THE ART OF JUST BEING A DINOFELIS
If you could travel back in time to Early Pleistocene Africa, and you were lucky enough to come across a sabretooth of the genus Dinofelis, chances are that the animal would be sound asleep. One thing I have learned from my observations of the big cats in the wild is that they are masters of the art of just being there, but that means much more than the plain old fact that predators need to conserve energy.
Dinofelis barlowi was probably well at home in forests and riverine woods. But just in case a bigger sabretooth like Homotherium would happen to pass by, Dinofelis would often choose to sleep in the branches
For one thing, cats dream a lot. Just look at your pet cat fast asleep in the sofa and watch for the moment it enters the REM sleep. Like yourself, it starts to move its eyes rapidly behind closed eyelids as it crosses into the world of dreams, and make no mistake, it has serious business to attend there, because dreaming is an essential step in learning from the experiences gained in the waking hours. Cats spend most of their time doing nothing, but when they do things, it is often quite dramatic things. Each action has decisive consequences, from which they must learn if they want to live another day.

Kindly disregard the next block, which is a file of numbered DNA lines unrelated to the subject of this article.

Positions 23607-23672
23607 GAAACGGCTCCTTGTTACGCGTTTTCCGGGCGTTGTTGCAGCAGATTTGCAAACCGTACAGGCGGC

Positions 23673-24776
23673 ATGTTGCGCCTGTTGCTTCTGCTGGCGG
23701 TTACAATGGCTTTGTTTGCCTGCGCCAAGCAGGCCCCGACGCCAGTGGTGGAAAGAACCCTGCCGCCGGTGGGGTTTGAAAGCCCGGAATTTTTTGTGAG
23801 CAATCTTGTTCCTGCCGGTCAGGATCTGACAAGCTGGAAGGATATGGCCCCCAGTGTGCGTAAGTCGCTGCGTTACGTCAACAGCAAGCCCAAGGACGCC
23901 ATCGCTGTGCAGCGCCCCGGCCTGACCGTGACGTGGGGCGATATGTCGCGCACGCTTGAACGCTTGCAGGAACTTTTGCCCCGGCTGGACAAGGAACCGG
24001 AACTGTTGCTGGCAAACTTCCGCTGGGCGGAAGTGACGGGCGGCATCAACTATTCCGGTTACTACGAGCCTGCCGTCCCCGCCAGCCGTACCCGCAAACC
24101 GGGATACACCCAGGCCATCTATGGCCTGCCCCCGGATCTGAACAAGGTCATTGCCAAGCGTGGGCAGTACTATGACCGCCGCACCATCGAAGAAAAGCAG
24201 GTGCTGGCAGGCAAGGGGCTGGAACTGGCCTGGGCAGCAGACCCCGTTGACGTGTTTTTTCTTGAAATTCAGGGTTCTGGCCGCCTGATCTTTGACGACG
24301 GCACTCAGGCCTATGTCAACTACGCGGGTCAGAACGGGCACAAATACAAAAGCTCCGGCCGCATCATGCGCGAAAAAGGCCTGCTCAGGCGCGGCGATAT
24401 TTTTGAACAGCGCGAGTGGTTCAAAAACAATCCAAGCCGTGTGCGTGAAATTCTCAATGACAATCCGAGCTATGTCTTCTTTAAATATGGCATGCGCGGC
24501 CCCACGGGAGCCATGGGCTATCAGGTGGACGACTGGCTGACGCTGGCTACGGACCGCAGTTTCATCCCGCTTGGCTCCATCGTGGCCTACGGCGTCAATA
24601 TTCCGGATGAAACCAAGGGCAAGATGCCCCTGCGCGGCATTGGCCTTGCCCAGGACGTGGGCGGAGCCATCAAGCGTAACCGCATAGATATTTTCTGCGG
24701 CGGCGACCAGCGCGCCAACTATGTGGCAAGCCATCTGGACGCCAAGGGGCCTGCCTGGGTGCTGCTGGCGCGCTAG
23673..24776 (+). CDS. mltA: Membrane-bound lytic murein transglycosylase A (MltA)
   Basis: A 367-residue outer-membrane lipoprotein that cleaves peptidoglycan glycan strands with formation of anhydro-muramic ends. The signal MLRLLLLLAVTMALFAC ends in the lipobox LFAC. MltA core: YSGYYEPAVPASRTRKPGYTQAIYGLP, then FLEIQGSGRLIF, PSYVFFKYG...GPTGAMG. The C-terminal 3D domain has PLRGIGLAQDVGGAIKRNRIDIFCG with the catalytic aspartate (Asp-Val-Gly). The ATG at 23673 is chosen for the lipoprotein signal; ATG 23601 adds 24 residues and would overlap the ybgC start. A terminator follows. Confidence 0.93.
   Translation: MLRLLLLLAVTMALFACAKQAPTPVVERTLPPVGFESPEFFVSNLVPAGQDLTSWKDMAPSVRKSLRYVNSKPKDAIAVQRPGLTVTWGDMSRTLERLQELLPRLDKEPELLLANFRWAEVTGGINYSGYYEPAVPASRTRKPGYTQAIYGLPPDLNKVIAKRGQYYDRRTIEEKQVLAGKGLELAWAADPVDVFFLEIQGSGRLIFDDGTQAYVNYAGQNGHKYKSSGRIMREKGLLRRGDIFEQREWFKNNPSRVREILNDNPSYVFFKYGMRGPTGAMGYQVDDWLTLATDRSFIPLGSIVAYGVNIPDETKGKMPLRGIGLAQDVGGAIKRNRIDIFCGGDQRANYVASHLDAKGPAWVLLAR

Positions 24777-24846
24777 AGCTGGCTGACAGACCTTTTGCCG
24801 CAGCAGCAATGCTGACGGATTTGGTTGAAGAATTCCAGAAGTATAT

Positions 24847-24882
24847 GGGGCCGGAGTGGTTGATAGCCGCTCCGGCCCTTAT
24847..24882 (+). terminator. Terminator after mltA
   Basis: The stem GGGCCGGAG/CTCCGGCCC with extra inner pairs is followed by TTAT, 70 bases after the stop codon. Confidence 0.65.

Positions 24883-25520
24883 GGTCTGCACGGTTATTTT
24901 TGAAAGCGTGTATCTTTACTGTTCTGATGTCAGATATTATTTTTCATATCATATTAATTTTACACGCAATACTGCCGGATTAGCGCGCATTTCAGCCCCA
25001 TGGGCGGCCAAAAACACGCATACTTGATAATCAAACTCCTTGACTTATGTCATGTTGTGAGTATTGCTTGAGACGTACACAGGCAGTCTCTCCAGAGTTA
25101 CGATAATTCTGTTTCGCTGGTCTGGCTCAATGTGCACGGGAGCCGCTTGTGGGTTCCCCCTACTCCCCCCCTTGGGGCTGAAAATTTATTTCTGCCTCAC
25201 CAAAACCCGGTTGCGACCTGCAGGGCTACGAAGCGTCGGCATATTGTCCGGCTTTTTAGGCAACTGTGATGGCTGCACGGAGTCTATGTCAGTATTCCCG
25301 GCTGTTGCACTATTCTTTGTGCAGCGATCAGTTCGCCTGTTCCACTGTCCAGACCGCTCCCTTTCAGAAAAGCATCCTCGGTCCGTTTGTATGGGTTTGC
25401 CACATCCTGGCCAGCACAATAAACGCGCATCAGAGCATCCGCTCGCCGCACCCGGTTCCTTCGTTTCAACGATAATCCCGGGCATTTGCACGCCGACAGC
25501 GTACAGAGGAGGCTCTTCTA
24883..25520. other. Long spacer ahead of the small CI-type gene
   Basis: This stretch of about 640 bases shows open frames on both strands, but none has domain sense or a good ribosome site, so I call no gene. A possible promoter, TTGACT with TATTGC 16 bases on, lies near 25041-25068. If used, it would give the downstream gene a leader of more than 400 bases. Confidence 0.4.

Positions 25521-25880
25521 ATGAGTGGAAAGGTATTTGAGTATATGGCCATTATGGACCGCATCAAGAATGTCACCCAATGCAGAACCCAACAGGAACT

As part of my paleontological reconstruction work I have spent a lot of time measuring bones, studying dissected specimens and checking the anatomical accuracy of 3D models. Such work predisposes me to see the cats as marvels of design, killing machines of refined biomechanical perfection. But when you can spend some time with the real big cats in the wild, you start to pay more attention to how they pass the day. That is how I have got the overwhelming impression that cats are natural born learners, and real learning needs a lot of sleep!. Digesting meat is a simple process, which is why the cats have very short intestines. But digesting experience is far more complex, and a large proportion of the 18 hours they idle away each day is spent doing just that.
This lion I saw at the Masai Mara in 2006 shows that voluptuous joy in doing nothing that only cats can achieve!
So, next time you come across a sleeping feline while on safari, don´t be frustrated. We can see them hunting often enough in nature documentaries. But inactivity is a more important part of the feline essence than we often acknowledge. And sure enough it was every bit as essential for the sabretooths!
Want to see the big cats in the wild with us? Then join our “Drawing the Big Cats” safari! check this video of the 2015 edition: